Alastair Kerr explains how Rhode Street School students are using Science Learning Hub resources to turn their school grounds into an outdoor learning environment. Alastair finds the interactives and videos particularly useful in providing his students with reliable information and scientific expertise.
To view the resources Alastair used with his students, visit the Ferns context.
The kids found the area behind on the south side of the building, there was nothing growing there, a bit of grass but it was really scruffy, so the question we came up with, what will grow there? We discovered that ferns are probably one of the best options. So we found some ferns, we planted ferns. So today we’ve been out looking at those ferns, identifying the parts of them, what makes them different from plants.
The website gives us the detail that we need. It’s kind of like having an expert right beside you to show you these things and give you the knowledge and expertise that you probably don’t have yourself, and you can rely on this to give you the help in the classroom and the teaching.
On that frond, are they growing on all of them?
Spores are growing on the bigger leaves not on the smaller leaves, and it’s starting to grow down the middle more.
Are the fronds the spores are growing on, are they any different from the other fronds?
Yeah, cos some, cos the fronds on some of them are a bit thicker.
The different kids find things at their own level, and they’re able to read the things that they can and digest those things. Particularly with those animations, it gives them, it’s visually appealing so it appeals to younger kids as well as the older ones. The videos too, with the experts, I think they are brilliant because they have these people demonstrating things and showing them things that you can’t see anywhere else.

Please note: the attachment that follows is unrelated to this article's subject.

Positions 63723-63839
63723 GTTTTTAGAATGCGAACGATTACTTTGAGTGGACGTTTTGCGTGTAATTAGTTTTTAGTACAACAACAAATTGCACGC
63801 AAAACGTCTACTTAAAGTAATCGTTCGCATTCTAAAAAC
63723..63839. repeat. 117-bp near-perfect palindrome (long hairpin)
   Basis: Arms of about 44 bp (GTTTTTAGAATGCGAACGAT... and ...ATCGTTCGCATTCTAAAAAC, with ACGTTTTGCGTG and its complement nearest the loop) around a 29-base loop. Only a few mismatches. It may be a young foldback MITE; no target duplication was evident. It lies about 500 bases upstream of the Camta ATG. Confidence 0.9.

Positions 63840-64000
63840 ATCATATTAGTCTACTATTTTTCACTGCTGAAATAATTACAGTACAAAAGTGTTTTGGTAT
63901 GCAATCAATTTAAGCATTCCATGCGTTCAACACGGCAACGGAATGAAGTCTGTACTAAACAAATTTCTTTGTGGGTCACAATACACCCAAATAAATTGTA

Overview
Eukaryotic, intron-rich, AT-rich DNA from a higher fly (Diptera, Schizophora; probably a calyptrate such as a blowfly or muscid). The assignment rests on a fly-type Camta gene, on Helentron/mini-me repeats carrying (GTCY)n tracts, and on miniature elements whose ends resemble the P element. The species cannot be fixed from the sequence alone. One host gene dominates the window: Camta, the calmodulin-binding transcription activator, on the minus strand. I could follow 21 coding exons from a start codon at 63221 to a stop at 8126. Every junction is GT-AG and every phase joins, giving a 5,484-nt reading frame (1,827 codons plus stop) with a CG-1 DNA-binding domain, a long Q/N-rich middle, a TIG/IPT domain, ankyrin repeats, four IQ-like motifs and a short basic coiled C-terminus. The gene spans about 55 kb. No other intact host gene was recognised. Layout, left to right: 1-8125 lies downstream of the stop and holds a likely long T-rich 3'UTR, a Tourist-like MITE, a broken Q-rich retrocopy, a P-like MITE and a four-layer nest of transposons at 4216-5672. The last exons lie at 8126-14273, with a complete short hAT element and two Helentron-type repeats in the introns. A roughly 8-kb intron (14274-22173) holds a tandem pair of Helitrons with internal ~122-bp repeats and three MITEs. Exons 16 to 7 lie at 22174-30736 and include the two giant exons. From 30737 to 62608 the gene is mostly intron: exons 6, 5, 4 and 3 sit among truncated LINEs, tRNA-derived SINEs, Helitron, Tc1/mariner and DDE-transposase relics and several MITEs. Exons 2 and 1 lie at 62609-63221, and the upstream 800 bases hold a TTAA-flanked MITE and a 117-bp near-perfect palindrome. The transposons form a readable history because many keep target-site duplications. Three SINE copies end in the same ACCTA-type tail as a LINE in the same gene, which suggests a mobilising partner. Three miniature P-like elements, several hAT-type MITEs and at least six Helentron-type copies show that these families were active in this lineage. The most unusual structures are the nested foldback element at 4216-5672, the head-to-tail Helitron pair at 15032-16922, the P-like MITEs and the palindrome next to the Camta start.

DR LEON PERRIE
Asplenium lucrosum – cultivated hen and chickens fern – when it’s trying to make spores, the fronds segments are very narrow, whereas on the same plant, you get fronds which are not trying to make spores and the frond segments are quite wide.
These people are people that are enthusiastic about their particular niche, and they have the expertise and they’re able to get across those ideas really well.
When we took a group of our enviro-agents to visit Maungatautiri, to the ecological island there, and they got to thinking, why can’t we have our own? So what we saw out there on the back field is the start of it.
But they’ve come up with the ideas. They’ve come up with some concept drawings and bits and pieces, and we put that together. One of the things we’ll be looking at with our ecological island is the Hidden Taonga, and I found that talking about those ecosystems, that’s what we’re wanting to develop.
Well it’s going to give us the opportunity to give kids a real hands-on experience with looking at a lot of our native flora and fauna – be a place where the kids can actually start their own experiments and carry them out, watch them happening.
The Learning Hub is going to be great to help support some of those ideas.